Looking back in awe, it seems impossible that anyone could get such a collection of jazz giants into one studio for a recording like this, but that was the genius of Norman Granz. Using his successful Jazz at the Philharmonic formula of grouping together an all-star collection of musicians for a jam session consisting of ballad medleys and full blown swingers, Granz outdid himself on this gem by grouping together Dizzy Gillespie with the likes of Coleman Hawkins, Stan Getz, and Paul Gonsalves for a dream recording of '50s jazz.
With loose, lusty, and wild ensemble playing on the hard driving "Dizzy Atmosphere" and "The Way You Look Tonight," Hawkins is particularly inspired as he growls during his chorus. On the ballad medley, Getz is warm, luscious, and feathery, particularly on "Time After Time." All throughout this set, Diz is his incandescent and jovial self, and he's also quite delicate on the ballads. To hear three tenor giants in friendly dialogue and compare their styles, tones, and ideas is a dream come true for any fan of jazz. Step into this time capsule and relive a era when artists ruled the world.
Track Listing: Dizzy Atmosphere; I'm Thru With Love/Without a Word/Sweet Lorraine/Love Walked In/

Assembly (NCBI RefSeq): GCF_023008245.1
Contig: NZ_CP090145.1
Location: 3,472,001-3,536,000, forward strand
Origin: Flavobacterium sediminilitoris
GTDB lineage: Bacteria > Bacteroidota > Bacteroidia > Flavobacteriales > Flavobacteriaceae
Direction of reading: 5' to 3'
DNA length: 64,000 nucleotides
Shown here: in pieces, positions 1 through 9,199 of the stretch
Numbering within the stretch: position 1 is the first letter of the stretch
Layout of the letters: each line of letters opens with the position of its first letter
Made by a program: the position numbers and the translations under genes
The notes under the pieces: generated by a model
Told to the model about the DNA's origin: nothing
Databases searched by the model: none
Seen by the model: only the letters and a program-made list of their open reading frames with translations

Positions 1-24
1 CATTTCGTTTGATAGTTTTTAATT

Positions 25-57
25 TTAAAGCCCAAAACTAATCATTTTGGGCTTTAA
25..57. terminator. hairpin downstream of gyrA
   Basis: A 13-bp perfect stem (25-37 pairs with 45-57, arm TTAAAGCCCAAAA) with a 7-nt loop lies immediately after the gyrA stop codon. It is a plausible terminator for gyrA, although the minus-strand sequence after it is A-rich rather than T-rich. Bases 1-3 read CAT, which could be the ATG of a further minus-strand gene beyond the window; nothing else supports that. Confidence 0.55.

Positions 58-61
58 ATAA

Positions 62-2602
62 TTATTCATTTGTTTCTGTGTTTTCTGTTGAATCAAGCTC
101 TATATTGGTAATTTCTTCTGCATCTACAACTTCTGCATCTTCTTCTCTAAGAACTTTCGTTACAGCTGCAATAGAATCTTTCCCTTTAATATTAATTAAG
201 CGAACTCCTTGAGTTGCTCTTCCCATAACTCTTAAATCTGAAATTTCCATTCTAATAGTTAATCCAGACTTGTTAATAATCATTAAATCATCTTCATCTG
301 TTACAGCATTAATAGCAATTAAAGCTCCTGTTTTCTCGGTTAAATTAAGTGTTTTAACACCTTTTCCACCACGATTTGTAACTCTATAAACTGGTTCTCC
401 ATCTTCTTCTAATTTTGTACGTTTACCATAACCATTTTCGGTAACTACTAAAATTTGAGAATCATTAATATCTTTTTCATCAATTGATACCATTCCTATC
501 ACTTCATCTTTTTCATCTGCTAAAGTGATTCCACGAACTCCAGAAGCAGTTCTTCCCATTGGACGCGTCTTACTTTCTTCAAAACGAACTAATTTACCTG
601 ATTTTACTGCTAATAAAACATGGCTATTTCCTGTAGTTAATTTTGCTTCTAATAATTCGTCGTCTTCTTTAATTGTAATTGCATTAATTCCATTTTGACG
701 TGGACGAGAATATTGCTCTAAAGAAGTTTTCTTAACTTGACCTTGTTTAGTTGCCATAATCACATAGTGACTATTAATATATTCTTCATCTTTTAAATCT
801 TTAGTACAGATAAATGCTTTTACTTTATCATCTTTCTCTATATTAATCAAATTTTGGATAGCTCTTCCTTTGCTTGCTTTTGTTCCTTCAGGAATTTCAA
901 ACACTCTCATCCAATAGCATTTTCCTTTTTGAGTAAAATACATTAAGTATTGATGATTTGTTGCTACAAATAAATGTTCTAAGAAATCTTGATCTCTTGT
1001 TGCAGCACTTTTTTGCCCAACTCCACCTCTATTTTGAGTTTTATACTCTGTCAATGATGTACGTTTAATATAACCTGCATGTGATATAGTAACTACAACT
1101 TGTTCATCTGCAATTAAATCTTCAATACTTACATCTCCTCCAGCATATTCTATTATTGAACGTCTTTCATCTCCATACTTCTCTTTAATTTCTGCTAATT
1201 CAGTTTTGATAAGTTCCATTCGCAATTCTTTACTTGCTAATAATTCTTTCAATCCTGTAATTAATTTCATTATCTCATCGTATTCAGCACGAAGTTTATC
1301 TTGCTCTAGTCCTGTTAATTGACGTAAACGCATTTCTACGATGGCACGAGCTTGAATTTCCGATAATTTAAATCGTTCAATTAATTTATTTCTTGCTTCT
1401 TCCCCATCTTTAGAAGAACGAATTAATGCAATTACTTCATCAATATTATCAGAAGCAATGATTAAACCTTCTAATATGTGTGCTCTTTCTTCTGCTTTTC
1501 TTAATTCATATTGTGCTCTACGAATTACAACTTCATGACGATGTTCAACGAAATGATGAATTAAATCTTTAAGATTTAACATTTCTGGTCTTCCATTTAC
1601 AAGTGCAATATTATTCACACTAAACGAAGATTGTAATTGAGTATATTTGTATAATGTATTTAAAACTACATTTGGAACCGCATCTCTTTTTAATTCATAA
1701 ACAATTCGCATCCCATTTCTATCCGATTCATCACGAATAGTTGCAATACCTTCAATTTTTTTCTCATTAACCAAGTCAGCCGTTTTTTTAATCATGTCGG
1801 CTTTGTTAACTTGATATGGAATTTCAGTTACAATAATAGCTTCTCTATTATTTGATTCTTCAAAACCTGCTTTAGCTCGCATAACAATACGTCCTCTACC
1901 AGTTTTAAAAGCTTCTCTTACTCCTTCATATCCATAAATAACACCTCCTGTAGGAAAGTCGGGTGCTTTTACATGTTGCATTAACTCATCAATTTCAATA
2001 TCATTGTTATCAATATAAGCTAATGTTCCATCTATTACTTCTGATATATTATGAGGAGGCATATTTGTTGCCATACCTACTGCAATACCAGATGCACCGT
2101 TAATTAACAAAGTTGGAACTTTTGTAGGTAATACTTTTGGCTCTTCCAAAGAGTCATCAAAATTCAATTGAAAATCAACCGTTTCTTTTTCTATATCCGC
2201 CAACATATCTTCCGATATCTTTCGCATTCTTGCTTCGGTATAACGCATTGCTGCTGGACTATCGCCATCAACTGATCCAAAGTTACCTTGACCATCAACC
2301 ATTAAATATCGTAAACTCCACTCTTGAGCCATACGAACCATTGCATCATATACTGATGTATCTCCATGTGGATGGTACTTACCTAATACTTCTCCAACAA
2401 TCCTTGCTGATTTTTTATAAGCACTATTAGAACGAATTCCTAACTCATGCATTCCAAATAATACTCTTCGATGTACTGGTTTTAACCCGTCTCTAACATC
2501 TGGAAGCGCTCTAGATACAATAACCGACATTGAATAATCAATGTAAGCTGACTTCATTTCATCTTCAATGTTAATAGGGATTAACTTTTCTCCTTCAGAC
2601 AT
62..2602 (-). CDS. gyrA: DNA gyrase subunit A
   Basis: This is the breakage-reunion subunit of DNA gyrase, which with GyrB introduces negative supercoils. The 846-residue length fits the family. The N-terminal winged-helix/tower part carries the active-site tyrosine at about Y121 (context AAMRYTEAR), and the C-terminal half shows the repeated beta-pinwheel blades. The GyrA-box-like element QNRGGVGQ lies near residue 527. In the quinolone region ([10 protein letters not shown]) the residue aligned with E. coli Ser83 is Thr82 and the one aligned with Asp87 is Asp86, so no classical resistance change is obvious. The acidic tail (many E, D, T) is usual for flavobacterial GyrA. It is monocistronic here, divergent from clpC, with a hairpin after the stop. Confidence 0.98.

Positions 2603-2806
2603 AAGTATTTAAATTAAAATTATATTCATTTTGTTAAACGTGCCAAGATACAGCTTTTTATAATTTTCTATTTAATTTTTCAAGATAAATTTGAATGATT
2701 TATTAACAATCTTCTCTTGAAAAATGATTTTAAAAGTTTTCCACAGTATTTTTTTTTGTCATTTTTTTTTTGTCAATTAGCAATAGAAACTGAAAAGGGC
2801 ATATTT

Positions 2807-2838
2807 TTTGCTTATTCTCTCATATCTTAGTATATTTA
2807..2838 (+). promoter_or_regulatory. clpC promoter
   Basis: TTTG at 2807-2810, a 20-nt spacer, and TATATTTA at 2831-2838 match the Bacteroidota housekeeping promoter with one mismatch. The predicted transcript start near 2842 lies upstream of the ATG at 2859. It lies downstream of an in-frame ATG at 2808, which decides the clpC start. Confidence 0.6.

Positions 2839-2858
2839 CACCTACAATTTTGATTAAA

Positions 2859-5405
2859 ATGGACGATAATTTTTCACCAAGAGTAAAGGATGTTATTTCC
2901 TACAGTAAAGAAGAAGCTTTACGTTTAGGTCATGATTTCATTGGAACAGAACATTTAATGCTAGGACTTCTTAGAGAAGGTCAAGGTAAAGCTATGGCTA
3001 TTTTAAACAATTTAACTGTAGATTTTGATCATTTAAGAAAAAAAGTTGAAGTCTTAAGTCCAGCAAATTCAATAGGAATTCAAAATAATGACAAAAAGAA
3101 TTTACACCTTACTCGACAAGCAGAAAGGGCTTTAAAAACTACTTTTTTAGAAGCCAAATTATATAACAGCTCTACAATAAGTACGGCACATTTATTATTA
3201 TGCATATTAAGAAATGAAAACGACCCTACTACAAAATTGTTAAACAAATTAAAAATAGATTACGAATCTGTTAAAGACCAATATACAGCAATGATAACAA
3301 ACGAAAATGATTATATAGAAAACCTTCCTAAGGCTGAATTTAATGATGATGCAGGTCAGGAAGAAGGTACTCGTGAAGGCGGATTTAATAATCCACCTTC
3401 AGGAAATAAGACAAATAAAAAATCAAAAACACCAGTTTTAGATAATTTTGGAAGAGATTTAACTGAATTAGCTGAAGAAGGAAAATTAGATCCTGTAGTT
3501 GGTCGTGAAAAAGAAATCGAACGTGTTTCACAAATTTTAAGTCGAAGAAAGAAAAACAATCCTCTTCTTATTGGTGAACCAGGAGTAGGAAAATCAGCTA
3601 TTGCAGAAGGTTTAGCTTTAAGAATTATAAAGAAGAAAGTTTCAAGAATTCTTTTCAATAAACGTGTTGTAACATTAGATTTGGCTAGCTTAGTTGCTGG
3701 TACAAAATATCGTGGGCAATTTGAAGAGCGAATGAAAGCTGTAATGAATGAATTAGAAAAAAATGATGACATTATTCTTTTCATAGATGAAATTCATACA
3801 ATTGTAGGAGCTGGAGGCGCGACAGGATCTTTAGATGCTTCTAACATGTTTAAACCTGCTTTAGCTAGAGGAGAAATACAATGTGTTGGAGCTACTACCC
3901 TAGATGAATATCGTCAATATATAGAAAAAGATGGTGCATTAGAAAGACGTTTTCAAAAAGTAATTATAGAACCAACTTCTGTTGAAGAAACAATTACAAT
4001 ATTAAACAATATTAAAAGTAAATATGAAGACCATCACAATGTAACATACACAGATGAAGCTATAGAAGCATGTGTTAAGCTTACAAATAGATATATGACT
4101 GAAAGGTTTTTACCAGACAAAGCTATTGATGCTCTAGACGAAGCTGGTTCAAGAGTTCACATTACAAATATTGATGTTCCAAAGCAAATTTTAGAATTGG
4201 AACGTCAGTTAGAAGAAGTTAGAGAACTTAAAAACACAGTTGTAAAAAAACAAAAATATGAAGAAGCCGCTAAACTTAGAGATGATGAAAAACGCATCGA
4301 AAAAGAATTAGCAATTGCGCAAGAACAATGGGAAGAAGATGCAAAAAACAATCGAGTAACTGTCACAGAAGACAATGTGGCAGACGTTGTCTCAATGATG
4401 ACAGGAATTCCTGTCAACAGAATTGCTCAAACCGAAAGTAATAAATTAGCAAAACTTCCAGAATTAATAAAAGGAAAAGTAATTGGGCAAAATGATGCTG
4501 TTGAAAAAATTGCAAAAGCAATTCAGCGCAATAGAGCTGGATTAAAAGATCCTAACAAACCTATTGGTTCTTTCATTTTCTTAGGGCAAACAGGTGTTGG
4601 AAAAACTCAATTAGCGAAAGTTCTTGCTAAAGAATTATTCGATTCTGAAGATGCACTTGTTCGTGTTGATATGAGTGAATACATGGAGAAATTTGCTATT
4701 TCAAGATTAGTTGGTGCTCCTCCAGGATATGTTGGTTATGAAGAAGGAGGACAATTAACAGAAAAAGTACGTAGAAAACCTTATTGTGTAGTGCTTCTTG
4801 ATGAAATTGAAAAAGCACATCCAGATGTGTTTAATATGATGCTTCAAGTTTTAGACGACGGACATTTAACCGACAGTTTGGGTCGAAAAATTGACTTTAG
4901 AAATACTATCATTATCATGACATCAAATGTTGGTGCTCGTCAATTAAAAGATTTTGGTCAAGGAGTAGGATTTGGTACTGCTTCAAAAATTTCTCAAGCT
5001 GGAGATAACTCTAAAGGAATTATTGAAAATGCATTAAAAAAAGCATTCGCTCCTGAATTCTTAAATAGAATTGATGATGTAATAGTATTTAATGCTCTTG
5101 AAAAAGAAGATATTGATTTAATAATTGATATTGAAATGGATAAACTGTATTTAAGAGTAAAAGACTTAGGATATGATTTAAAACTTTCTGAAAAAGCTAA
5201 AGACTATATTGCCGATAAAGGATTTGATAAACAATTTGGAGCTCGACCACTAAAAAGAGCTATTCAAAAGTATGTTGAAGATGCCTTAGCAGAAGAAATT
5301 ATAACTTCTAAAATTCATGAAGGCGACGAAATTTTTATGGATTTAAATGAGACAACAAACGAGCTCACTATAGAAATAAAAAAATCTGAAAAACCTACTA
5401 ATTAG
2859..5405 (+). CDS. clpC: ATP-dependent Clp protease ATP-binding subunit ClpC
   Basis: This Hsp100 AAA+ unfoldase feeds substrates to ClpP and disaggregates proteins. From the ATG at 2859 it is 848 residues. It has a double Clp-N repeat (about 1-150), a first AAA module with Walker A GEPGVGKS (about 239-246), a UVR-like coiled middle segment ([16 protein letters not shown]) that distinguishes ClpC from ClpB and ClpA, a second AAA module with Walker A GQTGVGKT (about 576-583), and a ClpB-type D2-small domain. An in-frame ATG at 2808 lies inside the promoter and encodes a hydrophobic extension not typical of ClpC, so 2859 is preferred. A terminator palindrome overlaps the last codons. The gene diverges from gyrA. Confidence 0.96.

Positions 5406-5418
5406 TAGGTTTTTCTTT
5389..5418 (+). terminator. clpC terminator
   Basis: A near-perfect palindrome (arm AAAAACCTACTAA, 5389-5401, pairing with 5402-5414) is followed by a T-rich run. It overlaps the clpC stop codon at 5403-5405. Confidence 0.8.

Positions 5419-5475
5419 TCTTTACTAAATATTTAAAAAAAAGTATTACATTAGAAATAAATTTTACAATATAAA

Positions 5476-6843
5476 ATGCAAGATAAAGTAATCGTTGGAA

September Song; On the Alamo/Stompin' at the Savoy/This Time the Dream's on Me/Time
After Time/Gone With the Wind; The Way You Look Tonight.
I love jazz because it is both challenging and exhilarating, and the endeavor of improvisation is the highest form of art.
I met so many great musicians--including my two earliest heroes, Maynard Ferguson and Dizzy Gillespie--by attending concerts
and being willing to treat them with the respect they deserve.
The best show I ever attended was the Pat Metheny/Ornette Coleman Song X concert at Cornell University.
The first jazz record I bought was an RCA compilation by Dizzy Gillespie.
My advice to new listeners is to not be afraid to listen to something because you're not familiar with the artists or the band or
the genre or anything - this is music that is best experienced through discovery.